The posthuman : hostis humani generis? : science fiction allegories/social narratives
Smith, Mark Bryan Bridger, 1973- (2008) The posthuman : hostis humani generis? : science fiction allegories/social narratives. PhD thesis, University of Warwick.
WRAP_THESIS_Smith_2008.pdf - Requires a PDF viewer such as GSview, Xpdf or Adobe Acrobat Reader
Official URL: http://webcat.warwick.ac.uk/record=b2242365~S15
Whether in the guise of the novel or non-print media such as film and television, fin-de-millennium science fiction has provided opportunities to envisage a posthuman stage of evolution. The academic response to this has been polarized. Certain elements have embraced the genre as integral to the sociocultural relationship between unfettered biotechnological advance and the limitation of the human flesh. Others have treated the topic as fanciful entertainment, leading them to ignore and sometimes ridicule research on the posthuman. The thesis seeks to utilise the contemporary science fiction allegory as an aid in developing a critique of the emerging posthuman discourse, facilitating the analysis of its socio-political dynamic, and questioning whether discourse advancement necessitates the rejection of the humanist metanarrative. The thesis is divided into six chapters. The first chapter differentiates the posthuman from established biotechnological discourses, e mg the discontinuities in global location, temporal engagement, and participant ideology. The second reflects on the contemporary human condition associated with man's technological ingenuity being a credible threat to his own existence. It then outlines the epochal technoscience of the posthuman and introduces the diametrically opposed standpoints of the posthuman as amelioration, or autoextinction. The third chapter draws upon utopian visions of the future to contextualise and assist in the critical analysis of narratives advocating posthuman technoscience. The fourth chapter reverses this, by utilising dystopian imagery as an entree into the rationale of those opposing human alteration, facilitating its critique. The fifth chapter sees the science fiction allegory as a postfoundationalist narrative, offering up a discursive mirror to the influences of providence and progress on the posthuman debate. The final chapter examines whether an a-humanist account of man's relationship with technology might help to advance the posthuman debate.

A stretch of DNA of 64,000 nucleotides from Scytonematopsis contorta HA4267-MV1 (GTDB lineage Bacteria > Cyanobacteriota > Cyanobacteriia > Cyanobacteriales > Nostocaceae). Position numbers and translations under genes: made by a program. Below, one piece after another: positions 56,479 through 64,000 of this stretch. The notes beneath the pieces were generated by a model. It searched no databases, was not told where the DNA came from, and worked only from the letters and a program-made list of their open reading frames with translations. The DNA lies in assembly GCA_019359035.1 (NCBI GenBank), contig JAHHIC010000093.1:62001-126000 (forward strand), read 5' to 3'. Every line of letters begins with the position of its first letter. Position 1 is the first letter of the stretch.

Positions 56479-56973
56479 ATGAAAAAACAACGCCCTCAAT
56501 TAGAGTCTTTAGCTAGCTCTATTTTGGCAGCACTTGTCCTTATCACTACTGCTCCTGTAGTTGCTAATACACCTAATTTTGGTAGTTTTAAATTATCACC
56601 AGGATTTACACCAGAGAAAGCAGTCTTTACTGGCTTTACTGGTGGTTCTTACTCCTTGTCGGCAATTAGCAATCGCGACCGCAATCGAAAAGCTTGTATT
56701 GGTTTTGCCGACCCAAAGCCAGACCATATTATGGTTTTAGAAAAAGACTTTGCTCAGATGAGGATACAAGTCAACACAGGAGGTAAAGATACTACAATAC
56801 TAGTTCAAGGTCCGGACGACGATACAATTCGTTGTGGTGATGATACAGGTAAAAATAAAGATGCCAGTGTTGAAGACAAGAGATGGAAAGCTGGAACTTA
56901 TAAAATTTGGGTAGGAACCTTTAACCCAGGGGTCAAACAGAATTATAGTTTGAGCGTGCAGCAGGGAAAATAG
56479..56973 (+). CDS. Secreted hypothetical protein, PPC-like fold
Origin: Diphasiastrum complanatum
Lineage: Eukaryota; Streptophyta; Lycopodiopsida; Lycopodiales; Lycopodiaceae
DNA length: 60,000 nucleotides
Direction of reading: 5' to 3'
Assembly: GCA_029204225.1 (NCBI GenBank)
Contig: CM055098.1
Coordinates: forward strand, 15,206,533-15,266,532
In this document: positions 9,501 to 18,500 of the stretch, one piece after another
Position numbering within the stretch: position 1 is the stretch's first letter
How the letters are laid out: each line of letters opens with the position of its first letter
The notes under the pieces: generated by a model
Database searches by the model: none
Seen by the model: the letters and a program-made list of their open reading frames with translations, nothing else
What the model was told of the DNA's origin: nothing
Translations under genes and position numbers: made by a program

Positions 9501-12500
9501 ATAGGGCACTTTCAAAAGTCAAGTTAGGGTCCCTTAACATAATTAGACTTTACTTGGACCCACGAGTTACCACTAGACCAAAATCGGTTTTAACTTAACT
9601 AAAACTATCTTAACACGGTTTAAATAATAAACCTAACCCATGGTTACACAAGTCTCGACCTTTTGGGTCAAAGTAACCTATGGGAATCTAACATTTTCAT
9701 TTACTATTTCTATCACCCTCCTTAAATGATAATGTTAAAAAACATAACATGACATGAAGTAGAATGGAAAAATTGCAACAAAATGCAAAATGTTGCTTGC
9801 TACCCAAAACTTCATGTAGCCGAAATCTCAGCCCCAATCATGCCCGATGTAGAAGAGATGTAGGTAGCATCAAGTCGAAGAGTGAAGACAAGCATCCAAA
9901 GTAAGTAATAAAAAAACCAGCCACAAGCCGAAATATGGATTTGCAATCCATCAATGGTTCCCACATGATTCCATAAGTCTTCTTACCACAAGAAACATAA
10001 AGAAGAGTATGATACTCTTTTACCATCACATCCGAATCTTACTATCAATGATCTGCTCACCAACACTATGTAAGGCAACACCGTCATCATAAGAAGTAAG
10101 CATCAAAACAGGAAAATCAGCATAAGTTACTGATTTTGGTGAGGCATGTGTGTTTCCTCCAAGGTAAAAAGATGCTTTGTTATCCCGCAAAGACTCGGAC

|Item Type:||Thesis or Dissertation (PhD)|
|Subjects:||P Language and Literature > PN Literature (General)|
|Library of Congress Subject Headings (LCSH):||Science fiction -- History and criticism, Future in literature, Human body in literature, Biotechnology in literature|
|Institution:||University of Warwick|
|Theses Department:||Department of Sociology|
|Supervisor(s)/Advisor:||Fuller, Steve, 1959-|
|Sponsors:||Economic and Social Research Council (Great Britain) (ESRC)|
|Extent:||vii, 365 leaves|
Actions (login required)